Millennials were also reared in an economic boom, but came of age in a major economic downturn. They were children of smaller, more affluent families than had been their parents and grandparents, so they grew up eating well. Now, many can’t afford to eat well every day — underemployment, high college debt loads and depressed real wages plague them — but they remember what that's like.

Millennials thus seek to strike a balance between "healthy/responsible" and "cost-effective." They reject McDonald's. They flock to Chipotle, Jimmy John's and Whole Foods.

It's not hard to empathize with a young generation and predict what it might value as it begins to realize its consumer power. Look at the issues that impact the development of that generation, that have shaped its worldview, and you should be able to garner an outline of its tastes. It will also help you to figure out what's a lasting trend and what's a quick fad — trends are built on grassroots, generational values, whereas fads are built on mass marketing and manufactured hype.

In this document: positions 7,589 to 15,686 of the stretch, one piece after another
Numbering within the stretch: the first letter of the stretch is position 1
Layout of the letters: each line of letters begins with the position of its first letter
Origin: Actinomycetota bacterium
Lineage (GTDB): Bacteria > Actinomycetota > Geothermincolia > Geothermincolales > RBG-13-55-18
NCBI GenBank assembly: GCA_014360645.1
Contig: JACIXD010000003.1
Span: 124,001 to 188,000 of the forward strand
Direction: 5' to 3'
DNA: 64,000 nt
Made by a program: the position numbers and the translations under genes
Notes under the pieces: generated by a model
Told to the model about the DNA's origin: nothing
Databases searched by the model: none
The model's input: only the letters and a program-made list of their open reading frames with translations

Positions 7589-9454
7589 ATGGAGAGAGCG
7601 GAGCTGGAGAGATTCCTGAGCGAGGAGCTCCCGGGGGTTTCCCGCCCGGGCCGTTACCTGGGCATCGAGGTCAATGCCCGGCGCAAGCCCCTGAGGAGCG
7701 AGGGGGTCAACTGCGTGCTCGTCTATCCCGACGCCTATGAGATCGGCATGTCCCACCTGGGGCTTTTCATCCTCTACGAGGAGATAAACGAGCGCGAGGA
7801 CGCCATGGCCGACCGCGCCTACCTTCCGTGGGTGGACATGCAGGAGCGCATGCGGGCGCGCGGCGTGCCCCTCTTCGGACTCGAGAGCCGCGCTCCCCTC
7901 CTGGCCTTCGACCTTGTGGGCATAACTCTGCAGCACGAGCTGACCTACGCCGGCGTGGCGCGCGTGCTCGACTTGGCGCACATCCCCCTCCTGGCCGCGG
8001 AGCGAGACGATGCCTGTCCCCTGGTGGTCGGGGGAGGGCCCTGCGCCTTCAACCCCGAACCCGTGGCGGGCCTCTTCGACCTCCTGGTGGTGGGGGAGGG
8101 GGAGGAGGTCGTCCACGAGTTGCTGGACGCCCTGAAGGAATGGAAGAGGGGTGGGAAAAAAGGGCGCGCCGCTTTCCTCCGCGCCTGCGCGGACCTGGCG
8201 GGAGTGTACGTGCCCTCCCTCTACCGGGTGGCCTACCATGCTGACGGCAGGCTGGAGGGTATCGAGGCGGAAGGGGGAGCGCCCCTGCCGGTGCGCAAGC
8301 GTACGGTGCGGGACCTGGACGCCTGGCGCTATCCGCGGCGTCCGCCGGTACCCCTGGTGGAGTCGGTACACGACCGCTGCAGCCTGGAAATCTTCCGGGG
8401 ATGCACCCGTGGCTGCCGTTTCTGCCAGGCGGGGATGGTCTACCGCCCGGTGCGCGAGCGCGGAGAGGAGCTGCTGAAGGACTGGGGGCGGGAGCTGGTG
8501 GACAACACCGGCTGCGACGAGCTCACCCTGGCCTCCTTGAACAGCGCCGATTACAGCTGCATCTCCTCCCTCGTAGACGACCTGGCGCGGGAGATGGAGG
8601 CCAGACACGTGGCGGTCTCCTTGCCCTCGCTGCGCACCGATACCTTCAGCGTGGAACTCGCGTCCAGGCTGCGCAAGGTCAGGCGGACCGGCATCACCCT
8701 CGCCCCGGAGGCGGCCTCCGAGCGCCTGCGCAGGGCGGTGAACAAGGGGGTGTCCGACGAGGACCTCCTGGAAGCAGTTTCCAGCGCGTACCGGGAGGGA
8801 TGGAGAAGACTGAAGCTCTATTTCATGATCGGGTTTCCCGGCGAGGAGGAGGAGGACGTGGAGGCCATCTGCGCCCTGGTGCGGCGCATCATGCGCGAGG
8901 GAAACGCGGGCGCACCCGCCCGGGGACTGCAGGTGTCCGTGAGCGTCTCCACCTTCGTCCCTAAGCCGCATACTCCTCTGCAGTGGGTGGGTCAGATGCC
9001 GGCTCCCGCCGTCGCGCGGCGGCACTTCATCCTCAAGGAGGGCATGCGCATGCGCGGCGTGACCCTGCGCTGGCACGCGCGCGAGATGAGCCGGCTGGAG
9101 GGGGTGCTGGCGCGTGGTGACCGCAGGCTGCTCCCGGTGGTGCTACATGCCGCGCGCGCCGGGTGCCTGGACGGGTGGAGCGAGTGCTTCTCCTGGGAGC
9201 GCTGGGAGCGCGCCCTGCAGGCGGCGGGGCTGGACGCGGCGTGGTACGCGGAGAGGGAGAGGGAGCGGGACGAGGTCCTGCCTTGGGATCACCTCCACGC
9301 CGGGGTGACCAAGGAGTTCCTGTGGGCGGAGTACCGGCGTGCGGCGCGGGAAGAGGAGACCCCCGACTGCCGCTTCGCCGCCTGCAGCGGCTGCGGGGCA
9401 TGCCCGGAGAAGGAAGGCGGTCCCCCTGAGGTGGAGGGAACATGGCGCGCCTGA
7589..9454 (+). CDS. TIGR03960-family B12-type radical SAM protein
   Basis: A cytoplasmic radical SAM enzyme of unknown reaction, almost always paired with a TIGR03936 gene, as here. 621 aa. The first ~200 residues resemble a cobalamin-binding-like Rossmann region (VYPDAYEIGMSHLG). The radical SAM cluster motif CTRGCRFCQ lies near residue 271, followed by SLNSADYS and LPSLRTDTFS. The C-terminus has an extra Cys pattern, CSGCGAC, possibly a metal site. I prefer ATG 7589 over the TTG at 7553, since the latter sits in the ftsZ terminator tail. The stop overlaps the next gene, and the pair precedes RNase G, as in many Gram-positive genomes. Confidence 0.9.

Sustainable fast food, then, is most likely a lasting trend. It's grounded in two core beliefs of the Millennial generation, and of the generation immediately behind it: that humans' impact on the environment is detrimental, and that an unhealthy environment makes for unhealthy people.

So, you need to play to it. And you need to find ways to do so that don't bust your operations budget.

But, here's the rub: Millennials are already beginning to hit their mid-thirties.

Objectively speaking, Millennials' powerful influence on the consumer landscape has already peaked. It's beginning its downswing. If your fast food concern is still trying to figure them out and to gear up to serve them, you're a full generation off the pace.

Want to understand sustainability? Want to be able to surf the crests of food trends as they break?

Invest in heavily in consumer research. Keep your eyes always on the news and views that shape the views of middle-teenagers. They'll always be your best consumer bellwethers for the following 10 to 15 years. And they'll help you distinguish food trends from food fads.

How Quick-Service Restaurants Can Find Balance

Written by: Jerry Leeper

Topics: Food Service, Sustainability, Supply Chain, QSR